08 March 2011

Have you seen a dolphin? SWiMMS on facebook and more!

Petrina shares about our wild dolphins with the boat operators today! She is with The Singapore Wild Marine Mammal Survey (SWiMMS) programme and hopes to get more people to share their sightings.
SWiMMS is also now on facebook and has a map of sightings in our waters!

The boat operators that we regularly rely on for our offshore trips work 24/7 and travel all over our waters. They do love the sea and our marine life. And often share with me about dolphins and other animals they have seen. So it would be great if they can contribute to SWiMMS' effort to find out more about our dolphins!

Today, I introduced Petrina to the boat operators at Marine South Pier and West Coast Pier. Here she is sharing about the programme with the kind people at Singapore Island Cruise who run the daily ferry to Kusu Island and St. John's, among many other services that they provide. They are the ones who also bring us to Pulau Semakau for marine monitoring and large group walks.
Then we quickly hopped over to West Coast Pier, where she once again got warm and interested support for the programme.

What is SWiMMS about?

The Singapore Wild Marine Mammal Survey (SWiMMS) is a programme hoping to monitor the dolphin, porpoise and dugong populations in Singapore waters by establishing a volunteer network and reporting system.

Why are wild marine mammal sightings important?
Pilot studies by the Tropical Marine Science Institute (TMSI), National University of Singapore (NUS) have shown that several species of coastal dolphins, the finless porpoise and dugong are sighted in Singapore waters.

It appears likely that Singapore and neighbouring waters are important for coastal and riverine marine mammals in that together they form a habitat for these animals. However, more information is required to strengthen this concept of an extended habitat. With increasing coastal development and climate change, continued monitoring of marine mammals is essential to ensure their long-term survival.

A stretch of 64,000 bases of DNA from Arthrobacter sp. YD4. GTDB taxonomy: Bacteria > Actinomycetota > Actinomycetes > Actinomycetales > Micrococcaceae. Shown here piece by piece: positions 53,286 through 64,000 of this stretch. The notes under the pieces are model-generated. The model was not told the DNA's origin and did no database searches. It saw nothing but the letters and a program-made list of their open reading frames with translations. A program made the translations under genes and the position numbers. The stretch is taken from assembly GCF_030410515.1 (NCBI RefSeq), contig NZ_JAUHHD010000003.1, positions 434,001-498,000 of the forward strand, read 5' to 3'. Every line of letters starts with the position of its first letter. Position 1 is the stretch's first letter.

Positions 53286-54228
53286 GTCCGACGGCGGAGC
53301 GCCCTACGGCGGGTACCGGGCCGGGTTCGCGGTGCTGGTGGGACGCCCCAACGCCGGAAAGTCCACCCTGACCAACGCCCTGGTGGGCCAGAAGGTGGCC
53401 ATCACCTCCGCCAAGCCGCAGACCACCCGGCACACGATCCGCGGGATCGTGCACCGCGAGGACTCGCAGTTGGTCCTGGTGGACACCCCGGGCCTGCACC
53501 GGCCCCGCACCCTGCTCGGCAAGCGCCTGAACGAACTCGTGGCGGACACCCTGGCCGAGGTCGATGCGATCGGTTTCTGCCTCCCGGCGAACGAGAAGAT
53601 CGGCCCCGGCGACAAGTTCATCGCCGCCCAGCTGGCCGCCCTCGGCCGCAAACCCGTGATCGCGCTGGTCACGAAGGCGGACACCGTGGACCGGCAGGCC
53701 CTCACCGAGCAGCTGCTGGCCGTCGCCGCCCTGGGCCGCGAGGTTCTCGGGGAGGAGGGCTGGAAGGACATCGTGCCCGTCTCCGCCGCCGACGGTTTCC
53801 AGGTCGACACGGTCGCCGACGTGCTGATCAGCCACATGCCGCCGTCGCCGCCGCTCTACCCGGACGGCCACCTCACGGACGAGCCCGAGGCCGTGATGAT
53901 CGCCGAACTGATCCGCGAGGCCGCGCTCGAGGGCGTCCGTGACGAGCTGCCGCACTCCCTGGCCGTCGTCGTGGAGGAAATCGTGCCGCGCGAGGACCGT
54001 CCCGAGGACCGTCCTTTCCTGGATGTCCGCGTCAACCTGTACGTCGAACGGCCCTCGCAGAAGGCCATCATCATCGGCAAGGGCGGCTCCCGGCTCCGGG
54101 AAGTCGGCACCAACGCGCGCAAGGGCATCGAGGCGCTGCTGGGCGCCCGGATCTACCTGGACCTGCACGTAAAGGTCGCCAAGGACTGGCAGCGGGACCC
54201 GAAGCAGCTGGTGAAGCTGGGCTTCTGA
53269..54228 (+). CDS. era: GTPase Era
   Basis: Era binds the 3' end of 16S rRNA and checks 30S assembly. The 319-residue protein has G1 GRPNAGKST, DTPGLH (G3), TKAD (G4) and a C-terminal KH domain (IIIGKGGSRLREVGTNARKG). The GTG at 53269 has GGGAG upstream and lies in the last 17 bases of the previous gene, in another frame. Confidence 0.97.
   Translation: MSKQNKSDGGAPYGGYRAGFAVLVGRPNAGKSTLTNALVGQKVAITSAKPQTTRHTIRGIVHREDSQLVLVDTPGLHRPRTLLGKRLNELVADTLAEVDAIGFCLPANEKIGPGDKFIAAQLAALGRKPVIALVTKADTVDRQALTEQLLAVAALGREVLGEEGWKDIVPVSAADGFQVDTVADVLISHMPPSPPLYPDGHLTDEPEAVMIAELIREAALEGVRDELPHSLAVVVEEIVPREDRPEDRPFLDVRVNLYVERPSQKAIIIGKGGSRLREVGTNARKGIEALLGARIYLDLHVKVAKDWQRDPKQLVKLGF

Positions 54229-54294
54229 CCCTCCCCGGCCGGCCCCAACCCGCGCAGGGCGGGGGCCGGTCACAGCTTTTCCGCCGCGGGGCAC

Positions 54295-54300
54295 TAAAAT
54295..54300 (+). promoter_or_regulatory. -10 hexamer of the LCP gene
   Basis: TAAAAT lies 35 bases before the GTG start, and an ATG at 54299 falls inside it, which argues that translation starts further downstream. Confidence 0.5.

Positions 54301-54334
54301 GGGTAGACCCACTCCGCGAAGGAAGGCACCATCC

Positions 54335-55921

You CAN make a difference!
If you should see a marine mammal in Singapore or regional waters, please let SWiMMS know. Email swimms@nus.edu.sg or fill in their on-line reporting form with as much information as you can.

SWiMMS has a facebook page!
In the latest update, a finless porpoise was sighted off Changi on 7 Mar!

The SWiMMS website also has a map showing the sightings of these animals in Singapore waters. The map is updated with the latest sightings!

So send in your sightings now!

Here's a glimpse at some of the SWiMMS materials Petrina shared today. Explaining the different types of marine mammal that can be seen in Singapore waters and the work done by the Marine Mammal Research Laboratory. The materials are available in English, Mandarin and Malay.

If you would like hardcopies of these materials, or their lovely posters, please visit their website for more contact and other details: http://www.tmsi.nus.edu.sg/mmrl.

See also my ealier post about the SWiMMS programme and the recent Straits Times article by Grace Chua about the programme.

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